To etch in the decorative details on the aluminium surfaces I used a vinyl stencil and a brass wire wheel:

I used a blowtorch to heat-discolorate the wing-stems for authenticity, to make them ‘functional’-looking, as if they get hot during operation.

II. Electronics

The entire costume is powered by a single 4 cell LiPo pack, which is split into 3 power rails.

– 5V is powering the Arduino.
– 12V is powering the MOSFETs that animate the LEDs (more on that later)
– 15V is powering Motor Drivers (even though the motors are 12V) to provide extra torque needed to move such heavy loads, in the expense of their lifespan.

The Arduino is responsible both for LED animation and the motor control. I made a ‘mother’ circuitboard for it, so it is quickly swappable (convention day panic-repairs are the worst).

Motors are controlled by a PSP-style joystick in my right glove. X-axis for spreading, Y-axis for elevating the wings.

The LEDs were the by far trickiest part of electronics. I wanted my costume to be extra bright (something regular LED strips just couldn’t do). Furthermore, I didn’t want any spotty light, which in my opinion is the ultimate immersion-killer. I went with Chip-on-Board LEDs, which are soldered to an aluminium substrate/heatsink.

They get very hot, are stiff and fragile, have bad color uniformity, and only come in set lengths (in modules). 
BUT they get bright, and they glow smooth.

I bought about 3-4 times as many LEDs as I ended up using because they’re so fragile, that I broke many of them trying to curve   hem along the
plexiglass wing edge.

Since I needed multiple modules per wing (meaning they’re very close to each other), any color variance between them was very noticeable.

I had to just keep buying LED modules until I got enough units with the approximately desired color temperature. Then I used very high grit sandpaper to carefully sand the factory added color correcting top-layer, to dial in the LEDs to the exact same shade of white.

The result is color-accurate and bright wings (all the way to the tip!):

You can’t animate these LEDs like Neopixels or LED strips – so I had to make my own, high current MOSFET-based ‘animation’ board, controlled by the Arduino.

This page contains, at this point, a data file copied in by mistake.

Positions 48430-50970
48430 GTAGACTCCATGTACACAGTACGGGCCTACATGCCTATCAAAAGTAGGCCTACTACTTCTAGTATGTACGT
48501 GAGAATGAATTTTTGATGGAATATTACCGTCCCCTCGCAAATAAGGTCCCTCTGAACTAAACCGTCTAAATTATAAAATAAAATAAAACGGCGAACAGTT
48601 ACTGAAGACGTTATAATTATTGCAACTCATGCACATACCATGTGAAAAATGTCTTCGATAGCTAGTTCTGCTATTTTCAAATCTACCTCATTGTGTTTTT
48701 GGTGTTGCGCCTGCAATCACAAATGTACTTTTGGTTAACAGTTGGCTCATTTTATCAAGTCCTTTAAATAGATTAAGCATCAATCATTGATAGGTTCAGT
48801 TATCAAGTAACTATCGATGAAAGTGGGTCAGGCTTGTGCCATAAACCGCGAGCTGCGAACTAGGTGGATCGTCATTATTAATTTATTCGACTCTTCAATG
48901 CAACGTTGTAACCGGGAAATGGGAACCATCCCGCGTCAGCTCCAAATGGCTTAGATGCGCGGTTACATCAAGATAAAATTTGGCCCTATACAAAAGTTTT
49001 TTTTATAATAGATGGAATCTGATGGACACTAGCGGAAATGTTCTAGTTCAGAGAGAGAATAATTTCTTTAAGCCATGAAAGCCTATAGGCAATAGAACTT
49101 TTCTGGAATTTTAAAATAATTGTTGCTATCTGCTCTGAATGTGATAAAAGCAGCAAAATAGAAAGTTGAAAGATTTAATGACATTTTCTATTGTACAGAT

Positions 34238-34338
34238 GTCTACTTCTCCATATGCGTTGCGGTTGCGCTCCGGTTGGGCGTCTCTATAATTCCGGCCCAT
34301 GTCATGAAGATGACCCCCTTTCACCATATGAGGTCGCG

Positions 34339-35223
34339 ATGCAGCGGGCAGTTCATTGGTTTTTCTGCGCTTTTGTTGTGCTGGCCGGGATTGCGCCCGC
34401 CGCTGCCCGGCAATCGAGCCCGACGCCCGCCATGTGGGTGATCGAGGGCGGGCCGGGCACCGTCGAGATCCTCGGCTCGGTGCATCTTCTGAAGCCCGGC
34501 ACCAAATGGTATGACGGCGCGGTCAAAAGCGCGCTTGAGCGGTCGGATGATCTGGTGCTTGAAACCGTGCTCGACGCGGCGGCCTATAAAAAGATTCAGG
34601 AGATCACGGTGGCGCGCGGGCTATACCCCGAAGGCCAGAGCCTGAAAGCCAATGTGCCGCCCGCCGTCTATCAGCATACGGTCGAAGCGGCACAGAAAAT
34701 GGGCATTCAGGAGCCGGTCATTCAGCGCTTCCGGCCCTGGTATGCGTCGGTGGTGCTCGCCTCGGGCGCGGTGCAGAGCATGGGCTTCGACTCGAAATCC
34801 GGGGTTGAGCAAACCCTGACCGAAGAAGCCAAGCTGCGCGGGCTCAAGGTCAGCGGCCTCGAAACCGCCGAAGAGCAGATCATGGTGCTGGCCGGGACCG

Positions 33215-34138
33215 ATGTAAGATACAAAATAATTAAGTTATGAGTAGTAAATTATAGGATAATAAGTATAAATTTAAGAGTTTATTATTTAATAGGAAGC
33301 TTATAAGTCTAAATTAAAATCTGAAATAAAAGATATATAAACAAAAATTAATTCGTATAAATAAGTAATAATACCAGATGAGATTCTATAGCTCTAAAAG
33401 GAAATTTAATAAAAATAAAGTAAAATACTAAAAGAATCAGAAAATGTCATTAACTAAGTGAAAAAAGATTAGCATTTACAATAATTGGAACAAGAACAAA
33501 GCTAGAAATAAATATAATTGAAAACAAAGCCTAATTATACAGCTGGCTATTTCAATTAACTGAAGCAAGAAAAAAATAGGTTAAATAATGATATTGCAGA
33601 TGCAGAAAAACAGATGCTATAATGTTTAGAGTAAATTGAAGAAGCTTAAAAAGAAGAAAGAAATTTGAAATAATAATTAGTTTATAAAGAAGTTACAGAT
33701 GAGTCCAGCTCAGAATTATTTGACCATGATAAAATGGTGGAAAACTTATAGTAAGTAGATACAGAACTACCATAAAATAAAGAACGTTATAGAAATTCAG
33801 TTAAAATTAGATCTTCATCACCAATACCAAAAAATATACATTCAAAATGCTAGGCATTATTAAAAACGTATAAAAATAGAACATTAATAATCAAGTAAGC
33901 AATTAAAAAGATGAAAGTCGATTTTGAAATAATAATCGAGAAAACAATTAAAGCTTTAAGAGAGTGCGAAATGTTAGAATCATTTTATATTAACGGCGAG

The LEDs are divided into 4 groups:

Wing Caps (+ Halo), Top Blades, Middle Blades and Bottom Blades. By manipulating their brightness over time I am able to perform basic animations.

III. Halo

The halo is also made out of plexiglass, sanded to a taper, and edge-lit (like the wings) with the same kind of LEDs for a consistent look.

It is mounted on a steel ‘invisible mount’ of my own design, that is further hidden behind the costume’s neck cover.

IV. Battle-Staff

I made it out of 3D printed parts, PVC tubes, and aluminium sheet-metal plating.

It is also animatronic – it’s head rotates with the help of a tiny motor hidden in the body of the staff.

It’s modular for easy transport. I also added a little Overwatch logo as an easter-egg.

I painted it with spray-paint, airbrush paint and weathered it with Rub ’n Buff.

V. Armor

Made out of 10mm and 5mm EVA foam, fastened with velcro.

Boots + shoes primed with PlastiDip, thigh armor – with wood glue.
Everything airbrushed, edges weathered with Rub ’n Buff, blackwashed with acrylic paint.
Glossy top coat on thigh armor with Valejo Airbrush Varnish for candied-apple look.

VI. Jacket

Made from pleather, racing suit-style mesh armpits for breathability. Dual zipper design (to fit over wing harness). Embroidered details.

Little Easter Egg – my initials inside the neck-buckle.